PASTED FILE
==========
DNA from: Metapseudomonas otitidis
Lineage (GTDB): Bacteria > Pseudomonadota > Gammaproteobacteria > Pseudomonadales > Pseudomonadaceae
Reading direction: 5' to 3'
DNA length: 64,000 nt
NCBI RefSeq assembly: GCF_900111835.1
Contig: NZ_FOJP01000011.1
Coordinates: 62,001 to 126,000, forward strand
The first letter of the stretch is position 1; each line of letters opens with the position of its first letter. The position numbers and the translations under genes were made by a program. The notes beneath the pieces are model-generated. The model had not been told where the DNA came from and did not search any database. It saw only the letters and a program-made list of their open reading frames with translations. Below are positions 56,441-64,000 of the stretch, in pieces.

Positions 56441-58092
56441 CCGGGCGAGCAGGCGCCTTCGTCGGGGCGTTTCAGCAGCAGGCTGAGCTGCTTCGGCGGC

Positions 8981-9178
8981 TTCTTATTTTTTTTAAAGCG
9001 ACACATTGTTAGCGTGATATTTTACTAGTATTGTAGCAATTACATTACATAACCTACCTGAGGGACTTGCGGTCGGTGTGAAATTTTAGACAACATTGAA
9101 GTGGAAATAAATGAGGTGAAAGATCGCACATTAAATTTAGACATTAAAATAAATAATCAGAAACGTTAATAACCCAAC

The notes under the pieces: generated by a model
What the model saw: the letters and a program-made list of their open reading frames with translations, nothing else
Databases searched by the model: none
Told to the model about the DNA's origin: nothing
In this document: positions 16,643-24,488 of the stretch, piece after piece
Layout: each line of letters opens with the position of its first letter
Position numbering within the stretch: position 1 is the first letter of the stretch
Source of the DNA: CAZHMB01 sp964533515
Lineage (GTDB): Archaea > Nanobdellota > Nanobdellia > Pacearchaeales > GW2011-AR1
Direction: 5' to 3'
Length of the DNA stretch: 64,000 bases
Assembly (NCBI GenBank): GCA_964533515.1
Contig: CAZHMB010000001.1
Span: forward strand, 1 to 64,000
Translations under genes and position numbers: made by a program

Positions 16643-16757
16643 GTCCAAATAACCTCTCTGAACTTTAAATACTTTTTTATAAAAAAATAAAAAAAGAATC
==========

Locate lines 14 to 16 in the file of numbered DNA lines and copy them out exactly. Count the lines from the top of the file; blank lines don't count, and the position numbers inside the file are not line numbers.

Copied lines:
9101 GTGGAAATAAATGAGGTGAAAGATCGCACATTAAATTTAGACATTAAAATAAATAATCAGAAACGTTAATAACCCAAC

The notes under the pieces: generated by a model
What the model saw: the letters and a program-made list of their open reading frames with translations, nothing else